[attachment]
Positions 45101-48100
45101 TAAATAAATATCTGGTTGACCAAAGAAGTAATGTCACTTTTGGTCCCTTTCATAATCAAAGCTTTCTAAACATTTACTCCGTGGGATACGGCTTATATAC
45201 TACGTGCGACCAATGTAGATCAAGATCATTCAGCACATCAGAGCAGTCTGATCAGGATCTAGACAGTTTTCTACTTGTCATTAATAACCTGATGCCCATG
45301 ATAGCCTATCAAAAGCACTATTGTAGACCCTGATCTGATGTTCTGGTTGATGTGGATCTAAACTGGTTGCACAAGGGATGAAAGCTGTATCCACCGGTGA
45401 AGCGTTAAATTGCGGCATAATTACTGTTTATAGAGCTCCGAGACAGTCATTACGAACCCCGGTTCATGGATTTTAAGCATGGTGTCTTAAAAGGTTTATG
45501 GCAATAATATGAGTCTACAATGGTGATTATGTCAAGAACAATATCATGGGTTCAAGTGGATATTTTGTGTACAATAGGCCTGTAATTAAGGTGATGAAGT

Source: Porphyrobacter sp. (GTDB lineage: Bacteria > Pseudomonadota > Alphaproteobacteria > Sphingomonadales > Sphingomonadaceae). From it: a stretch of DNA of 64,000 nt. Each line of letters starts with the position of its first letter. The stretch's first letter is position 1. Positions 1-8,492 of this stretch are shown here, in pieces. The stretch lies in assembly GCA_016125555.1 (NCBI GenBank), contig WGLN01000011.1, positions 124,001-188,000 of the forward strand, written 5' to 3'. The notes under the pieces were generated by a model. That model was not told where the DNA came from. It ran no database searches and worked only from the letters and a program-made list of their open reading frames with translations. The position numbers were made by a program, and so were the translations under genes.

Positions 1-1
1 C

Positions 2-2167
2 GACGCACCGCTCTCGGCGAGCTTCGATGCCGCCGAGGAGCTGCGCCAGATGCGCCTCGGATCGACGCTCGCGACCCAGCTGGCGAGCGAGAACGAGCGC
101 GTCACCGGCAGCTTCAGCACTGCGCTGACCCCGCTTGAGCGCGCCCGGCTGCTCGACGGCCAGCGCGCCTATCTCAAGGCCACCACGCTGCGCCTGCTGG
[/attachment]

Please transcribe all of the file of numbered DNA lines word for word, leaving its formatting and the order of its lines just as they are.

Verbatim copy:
Positions 45101-48100
45101 TAAATAAATATCTGGTTGACCAAAGAAGTAATGTCACTTTTGGTCCCTTTCATAATCAAAGCTTTCTAAACATTTACTCCGTGGGATACGGCTTATATAC
45201 TACGTGCGACCAATGTAGATCAAGATCATTCAGCACATCAGAGCAGTCTGATCAGGATCTAGACAGTTTTCTACTTGTCATTAATAACCTGATGCCCATG
45301 ATAGCCTATCAAAAGCACTATTGTAGACCCTGATCTGATGTTCTGGTTGATGTGGATCTAAACTGGTTGCACAAGGGATGAAAGCTGTATCCACCGGTGA
45401 AGCGTTAAATTGCGGCATAATTACTGTTTATAGAGCTCCGAGACAGTCATTACGAACCCCGGTTCATGGATTTTAAGCATGGTGTCTTAAAAGGTTTATG
45501 GCAATAATATGAGTCTACAATGGTGATTATGTCAAGAACAATATCATGGGTTCAAGTGGATATTTTGTGTACAATAGGCCTGTAATTAAGGTGATGAAGT

Source: Porphyrobacter sp. (GTDB lineage: Bacteria > Pseudomonadota > Alphaproteobacteria > Sphingomonadales > Sphingomonadaceae). From it: a stretch of DNA of 64,000 nt. Each line of letters starts with the position of its first letter. The stretch's first letter is position 1. Positions 1-8,492 of this stretch are shown here, in pieces. The stretch lies in assembly GCA_016125555.1 (NCBI GenBank), contig WGLN01000011.1, positions 124,001-188,000 of the forward strand, written 5' to 3'. The notes under the pieces were generated by a model. That model was not told where the DNA came from. It ran no database searches and worked only from the letters and a program-made list of their open reading frames with translations. The position numbers were made by a program, and so were the translations under genes.

Positions 1-1
1 C

Positions 2-2167
2 GACGCACCGCTCTCGGCGAGCTTCGATGCCGCCGAGGAGCTGCGCCAGATGCGCCTCGGATCGACGCTCGCGACCCAGCTGGCGAGCGAGAACGAGCGC
101 GTCACCGGCAGCTTCAGCACTGCGCTGACCCCGCTTGAGCGCGCCCGGCTGCTCGACGGCCAGCGCGCCTATCTCAAGGCCACCACGCTGCGCCTGCTGG